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Goverment IT News Open Source

Swiss Government Has Microsoft “Dependency”

Open source advocates claim that a Swiss government department must open its doors to non-proprietary software

An ongoing case brought by Red Hat and other open source vendors against the Swiss government’s decision to award an uncontested IT contract to Microsoft could prove pivotal, according to experts.

Commenting on a recent decision by Swiss courts to reject the group of open source suppliers objections against the Microsoft contract, Mark Taylor of the UK-based Open Source Consortium, said the case shows how some government departments find it extremely difficult to extracate themselves from using Microsoft’s technology.

“In effect the Judge said the Swiss Public Sector is so addicted that it would be damaging to withdraw the dependency right now,” said Taylor.

Taylor added that if the ongoing case finds in favour of Microsoft when it finally concludes, it could set a troubling precedent for open source technology uptake in the public sector.

“I suspect this is a watershed moment and this case will play a pivotal part in the public debate from now on…,” said Taylor.

According to comments sent to eWeek Europe by the Swiss law firm, BCCC AVOCATS, last month the Swiss Administrative Court reportedly rejected the claim filed by 18 open source software providers against the Swiss Confederation’s decision to renew a three-year agreement with Microsoft to supply servers and desktops to the Swiss Federal Bureau for Building and Logistics.

In May this year, the open source group led by Red Hat protested what they claim was a Swiss government contract given to Microsoft without any public bidding. The Red Hat group asked a Swiss federal to overturn a contract issued to Microsoft for 14 million Swiss Franc (£8 million) each year. The contract, for “standardised workstations”, was issued with no public bidding process, Red Hat’s legal team reported in a blog – because the Swiss agency asserted there was no sufficient alternative to Microsoft products.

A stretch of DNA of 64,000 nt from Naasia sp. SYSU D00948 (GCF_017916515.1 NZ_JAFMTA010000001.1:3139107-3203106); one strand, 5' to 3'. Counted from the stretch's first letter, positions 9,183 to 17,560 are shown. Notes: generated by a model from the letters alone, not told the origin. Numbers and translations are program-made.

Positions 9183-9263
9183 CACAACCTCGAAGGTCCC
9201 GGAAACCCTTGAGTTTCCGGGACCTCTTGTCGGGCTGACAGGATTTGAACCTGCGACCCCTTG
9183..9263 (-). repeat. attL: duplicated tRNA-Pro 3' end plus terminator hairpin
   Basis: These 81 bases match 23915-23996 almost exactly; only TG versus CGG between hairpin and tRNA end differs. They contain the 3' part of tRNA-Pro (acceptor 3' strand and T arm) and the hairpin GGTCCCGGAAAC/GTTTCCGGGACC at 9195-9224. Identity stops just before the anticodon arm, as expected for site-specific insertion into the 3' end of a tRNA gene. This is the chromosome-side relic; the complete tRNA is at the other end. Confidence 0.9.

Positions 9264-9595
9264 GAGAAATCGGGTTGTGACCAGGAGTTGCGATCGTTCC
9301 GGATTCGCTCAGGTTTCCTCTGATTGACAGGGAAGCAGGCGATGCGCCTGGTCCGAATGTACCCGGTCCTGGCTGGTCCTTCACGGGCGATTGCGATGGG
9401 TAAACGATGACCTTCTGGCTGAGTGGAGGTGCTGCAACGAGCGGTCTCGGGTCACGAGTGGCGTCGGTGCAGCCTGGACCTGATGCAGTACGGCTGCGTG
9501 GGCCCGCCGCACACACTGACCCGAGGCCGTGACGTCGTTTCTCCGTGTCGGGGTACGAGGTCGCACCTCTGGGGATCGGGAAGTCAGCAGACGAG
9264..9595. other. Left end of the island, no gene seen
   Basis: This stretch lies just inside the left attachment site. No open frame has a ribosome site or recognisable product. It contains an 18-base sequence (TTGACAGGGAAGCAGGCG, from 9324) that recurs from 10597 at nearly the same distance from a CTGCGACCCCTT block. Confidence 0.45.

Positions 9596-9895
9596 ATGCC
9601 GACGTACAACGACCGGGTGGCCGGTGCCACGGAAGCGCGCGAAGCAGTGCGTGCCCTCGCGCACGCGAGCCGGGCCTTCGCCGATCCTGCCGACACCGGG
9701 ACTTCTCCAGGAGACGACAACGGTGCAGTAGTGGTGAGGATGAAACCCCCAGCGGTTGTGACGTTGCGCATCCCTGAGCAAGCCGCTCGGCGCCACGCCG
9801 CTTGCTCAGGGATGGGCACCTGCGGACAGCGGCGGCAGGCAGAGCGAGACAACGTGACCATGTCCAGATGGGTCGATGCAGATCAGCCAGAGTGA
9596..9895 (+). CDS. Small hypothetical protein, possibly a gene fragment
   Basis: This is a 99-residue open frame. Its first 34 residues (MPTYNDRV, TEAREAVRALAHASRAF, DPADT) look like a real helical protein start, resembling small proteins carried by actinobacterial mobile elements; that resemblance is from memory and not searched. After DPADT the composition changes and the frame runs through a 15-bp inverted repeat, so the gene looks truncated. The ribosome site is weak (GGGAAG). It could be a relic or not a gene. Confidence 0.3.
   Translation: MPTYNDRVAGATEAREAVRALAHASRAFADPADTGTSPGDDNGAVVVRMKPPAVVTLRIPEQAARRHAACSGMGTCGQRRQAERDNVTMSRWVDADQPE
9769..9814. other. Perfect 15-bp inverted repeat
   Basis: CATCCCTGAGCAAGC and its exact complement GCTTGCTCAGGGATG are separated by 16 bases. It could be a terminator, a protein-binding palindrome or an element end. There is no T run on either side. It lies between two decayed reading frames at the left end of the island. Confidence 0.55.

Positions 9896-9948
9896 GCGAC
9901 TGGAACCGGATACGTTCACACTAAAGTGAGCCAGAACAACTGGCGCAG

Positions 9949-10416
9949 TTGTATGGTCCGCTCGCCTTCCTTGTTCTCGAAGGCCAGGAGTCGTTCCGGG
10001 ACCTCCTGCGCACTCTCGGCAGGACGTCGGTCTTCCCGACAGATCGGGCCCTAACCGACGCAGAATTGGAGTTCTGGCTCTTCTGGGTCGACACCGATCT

Also commenting on the ongoing case, Karsten Gerloff from the Free Software Foundation said that the Swiss department concerned should break free from its dependance on one vendor.

“Free Software offers users strategic control over their infrastructure. This problem is by no means limited to Switzerland. Across Europe,
it’s quite common for public bodies to either hand out contracts to proprietary software vendors without a proper public bidding procedure,” he said in a blog posting.

Categories
Mobile & Wireless News Open Source

Symbian 3 Is Ready To Go

The Symbian 3 operating system is ready but Nokia’s N8 smartphone will be a bit late to take on Apple’s iPhone 4

The new version will run on the Nokia N8 phone due to appear shortly, and improves the Symbian operating system – the most widespread smartphone OS in the world – in various ways. Symbian 3 (also called Symbian^3 or S^3) was demonstrated at Mobile World Congress in February, when the second version of Symbian was released as open source.

Functionally complete – but is it an iPhone competitor?

“This is an important milestone for the Symbian Foundation as it marks the first time this point has been reached for a fully open source release and the time at which Symbian 3 is considered ready for community use,” said Rafe Blandford of All About Symbian, following the announcement that Symbian 3 is “functionally complete,” in the Symbian developer newsletter.

“This is an important stage for device creators and developers, but is not of major significance to consumers, other than to indicate that Symbian 3 is well on track for being in devices in the second half of the year,” said Blandford. “The Nokia N8 was the first Symbian 3 device to be announced, but there are many more on the way from multiple manufacturers.”

Symbian 3 having now been declared officially Functionally Complete marks an important milestone in the platform and represents a transition from feature submission and stability into the hardening phase. However, “functionally complete” is not the same as “feature complete,” Symbian officials said.

There could still be some minor changes to the platform – even though the software is slated to begin to appear on devices in the later in the year – following a delay to the original shipping date of the Nokia N8

Symbian 3 features include home screen improvements, next generation graphics, better data networking and a better entertainment experience including HD video, smart remote controls, interactive radio, music store integration and podcasts.